Step 3: Engage with the world around you

This can look like noticing what you see around you and connecting to the here and now. It might look like an intentional shift from the content of what your mind is sharing with you towards what is really important to you and gives your life meaning. Or you might stop to pause and smile at your kids, give your spouse a squeeze on the shoulder or simply get back to the task you were engaged in before the storm took over.

Here’s an example of this third step:

“And around this body Lord there is this (home, world, room, space) that you have given me. I can see the flowers in the garden out the window. I can smell the chicken cooking in the oven. I can hear the tap of the branch against the window. Thank you for this (family, home, world, space).”

Additional tips

Run through these steps two or three times – keep in mind the feelings and thoughts may not go away completely, that isn’t the goal. Bodies feel and minds think. The goal is for you to drop the struggle with them and get back to what you really care about.

As with any new skill you are trying to learn that you practice – particularly with less overwhelming situations. So let’s say you are sitting in the car at a traffic light that is taking forever, you could simply notice the internal sensations you are experiencing, any thoughts that might go along with that and then pull your attention to your body – your hands on the wheel, the pressure of your foot on the brake. Then take one more step out and notice the color of the sky, any movement of the trees or the color of the car in front of you.

How to have fewer emotional storms

Dropping anchor is a very effective technique when you are feeling overwhelmed. Jesus said that in this world we would have trouble and Peter tells us in 1 Peter 4:12 that we shouldn’t be surprised at the ordeals that life brings. Life is hard and this skill can help us not get swept away by the emotional storms that are an inevitable part of life.

That being said, there are some ways that we might contribute to the intensity and frequency of these storms. Here are some things that can make us more vulnerable to emotional storms:

  • lack of restorative sleep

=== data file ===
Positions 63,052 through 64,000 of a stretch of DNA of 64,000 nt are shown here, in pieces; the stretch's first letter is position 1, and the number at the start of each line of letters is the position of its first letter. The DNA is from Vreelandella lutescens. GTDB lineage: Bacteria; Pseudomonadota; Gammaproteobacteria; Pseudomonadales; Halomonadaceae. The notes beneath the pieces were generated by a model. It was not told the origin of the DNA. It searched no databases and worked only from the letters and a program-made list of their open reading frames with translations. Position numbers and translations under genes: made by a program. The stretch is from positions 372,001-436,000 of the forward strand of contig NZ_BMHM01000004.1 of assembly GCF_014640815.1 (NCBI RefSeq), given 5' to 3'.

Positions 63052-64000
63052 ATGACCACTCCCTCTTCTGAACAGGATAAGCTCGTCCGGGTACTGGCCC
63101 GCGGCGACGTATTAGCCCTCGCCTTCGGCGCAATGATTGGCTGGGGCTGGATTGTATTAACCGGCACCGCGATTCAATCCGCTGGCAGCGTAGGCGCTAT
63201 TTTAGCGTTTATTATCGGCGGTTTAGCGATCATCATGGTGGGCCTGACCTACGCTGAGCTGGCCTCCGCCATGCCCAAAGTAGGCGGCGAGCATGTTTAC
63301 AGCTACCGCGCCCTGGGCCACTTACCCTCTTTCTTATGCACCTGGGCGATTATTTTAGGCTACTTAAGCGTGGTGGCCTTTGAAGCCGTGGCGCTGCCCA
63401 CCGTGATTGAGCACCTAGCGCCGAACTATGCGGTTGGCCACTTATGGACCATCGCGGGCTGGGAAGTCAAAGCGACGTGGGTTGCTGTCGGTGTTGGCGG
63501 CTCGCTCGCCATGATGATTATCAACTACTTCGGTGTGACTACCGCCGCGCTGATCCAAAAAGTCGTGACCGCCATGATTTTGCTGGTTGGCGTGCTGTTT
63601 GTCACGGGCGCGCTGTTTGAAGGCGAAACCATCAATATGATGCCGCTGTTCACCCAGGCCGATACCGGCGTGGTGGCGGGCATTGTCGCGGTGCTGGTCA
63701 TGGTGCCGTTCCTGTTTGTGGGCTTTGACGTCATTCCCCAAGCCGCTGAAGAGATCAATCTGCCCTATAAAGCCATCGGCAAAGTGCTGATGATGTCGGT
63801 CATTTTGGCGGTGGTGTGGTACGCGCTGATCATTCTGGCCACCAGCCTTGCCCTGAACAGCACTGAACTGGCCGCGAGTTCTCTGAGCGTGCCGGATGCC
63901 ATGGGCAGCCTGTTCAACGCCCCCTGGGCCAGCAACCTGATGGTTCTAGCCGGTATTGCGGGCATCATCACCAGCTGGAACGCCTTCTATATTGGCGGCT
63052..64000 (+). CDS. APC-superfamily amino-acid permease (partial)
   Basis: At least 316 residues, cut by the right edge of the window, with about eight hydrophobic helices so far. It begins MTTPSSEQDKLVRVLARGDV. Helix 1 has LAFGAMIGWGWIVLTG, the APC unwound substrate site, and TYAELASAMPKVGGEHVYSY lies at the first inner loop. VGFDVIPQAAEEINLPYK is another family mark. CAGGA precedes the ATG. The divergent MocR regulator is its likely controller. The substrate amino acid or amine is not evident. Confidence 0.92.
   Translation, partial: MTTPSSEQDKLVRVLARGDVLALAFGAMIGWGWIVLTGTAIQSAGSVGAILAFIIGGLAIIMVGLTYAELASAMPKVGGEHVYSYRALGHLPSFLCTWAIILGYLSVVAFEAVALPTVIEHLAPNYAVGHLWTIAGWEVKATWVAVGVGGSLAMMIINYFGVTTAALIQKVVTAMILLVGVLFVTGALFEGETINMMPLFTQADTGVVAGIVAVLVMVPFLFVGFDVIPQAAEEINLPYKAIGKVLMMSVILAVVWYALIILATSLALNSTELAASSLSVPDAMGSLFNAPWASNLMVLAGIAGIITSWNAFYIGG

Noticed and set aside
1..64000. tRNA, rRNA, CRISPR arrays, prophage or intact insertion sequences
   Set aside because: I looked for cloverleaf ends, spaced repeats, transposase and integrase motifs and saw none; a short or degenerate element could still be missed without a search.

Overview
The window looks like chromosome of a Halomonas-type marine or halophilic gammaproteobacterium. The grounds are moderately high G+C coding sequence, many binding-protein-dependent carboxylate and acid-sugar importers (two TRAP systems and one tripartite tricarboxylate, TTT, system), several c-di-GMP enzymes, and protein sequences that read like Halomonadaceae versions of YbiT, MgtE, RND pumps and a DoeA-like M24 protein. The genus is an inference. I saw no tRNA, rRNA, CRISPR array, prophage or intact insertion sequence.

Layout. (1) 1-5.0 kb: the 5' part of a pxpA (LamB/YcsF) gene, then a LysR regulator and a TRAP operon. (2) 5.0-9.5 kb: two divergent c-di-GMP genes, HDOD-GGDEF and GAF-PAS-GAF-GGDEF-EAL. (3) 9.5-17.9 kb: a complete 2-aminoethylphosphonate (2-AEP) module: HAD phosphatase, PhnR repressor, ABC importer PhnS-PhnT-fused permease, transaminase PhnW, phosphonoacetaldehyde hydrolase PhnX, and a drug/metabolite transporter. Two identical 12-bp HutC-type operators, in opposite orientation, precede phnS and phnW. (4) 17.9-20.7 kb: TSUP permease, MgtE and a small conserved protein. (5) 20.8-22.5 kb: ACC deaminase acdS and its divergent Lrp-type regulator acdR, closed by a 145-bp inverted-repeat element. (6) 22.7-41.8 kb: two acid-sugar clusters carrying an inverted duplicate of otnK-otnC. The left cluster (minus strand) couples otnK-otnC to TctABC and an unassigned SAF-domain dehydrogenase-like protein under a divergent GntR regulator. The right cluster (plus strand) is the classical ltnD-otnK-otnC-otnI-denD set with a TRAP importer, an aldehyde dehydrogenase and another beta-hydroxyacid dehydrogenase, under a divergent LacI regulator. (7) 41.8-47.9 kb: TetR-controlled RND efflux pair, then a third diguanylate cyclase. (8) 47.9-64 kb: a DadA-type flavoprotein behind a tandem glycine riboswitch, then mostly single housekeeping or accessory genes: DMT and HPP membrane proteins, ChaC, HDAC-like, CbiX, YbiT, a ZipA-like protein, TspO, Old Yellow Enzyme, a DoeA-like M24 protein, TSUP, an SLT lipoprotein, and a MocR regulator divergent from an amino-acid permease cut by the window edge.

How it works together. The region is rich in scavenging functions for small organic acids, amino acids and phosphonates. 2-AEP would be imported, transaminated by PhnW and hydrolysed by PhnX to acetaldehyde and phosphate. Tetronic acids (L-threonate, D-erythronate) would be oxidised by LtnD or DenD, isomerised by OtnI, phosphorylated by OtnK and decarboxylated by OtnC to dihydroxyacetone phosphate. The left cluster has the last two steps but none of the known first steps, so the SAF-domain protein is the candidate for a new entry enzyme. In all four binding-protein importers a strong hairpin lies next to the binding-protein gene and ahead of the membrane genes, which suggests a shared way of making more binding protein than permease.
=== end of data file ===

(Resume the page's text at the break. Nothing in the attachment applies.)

• poor diet
  • lack of exercise
  • lack of connection with loved ones
  • over-scheduling
  • too much time on social media
  • perfectionsim/self-criticism
  • limited time with the Lord or in His word
  • persistent avoidance of internal experiences
  • unforgiveness/bitterness
  • unresolved trauma

This is a lengthy list and there are many more that could be added. You don’t need to make a clean sweep (and if you mind is telling you you should, drop anchor). Just read the list slowly and see where you might notice a nudge to make a small change. Don’t just make a change for change sake. That won’t last. We are invested in change that brings us toward what we care about.

Maybe you care about being more connected with your kids. Putting down your phone and making eye contact when you are all in the living room together would be a small behavioral change in service of what is important to you.

Did you try the drop anchor skill? Please feel free to share in the comments.

This article is for informational purposes only and is not intended as a substitute for treatment from a qualified mental health professional. Cornerstones for Parents is not liable for any advice, tips, techniques, and recommendations the reader chooses to implement.

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About Laura

Laura Kuehn, LCSW

Laura is a licensed clinical social worker who offers individual therapy to women and moms in Connecticut. She is the author of More Than a Conqueror, A Christian Kid's Guide to Winning the War on Worry. Cornerstones for Parents is the place she combines some of the things she is most passionate about: God's word, parenting and mental health.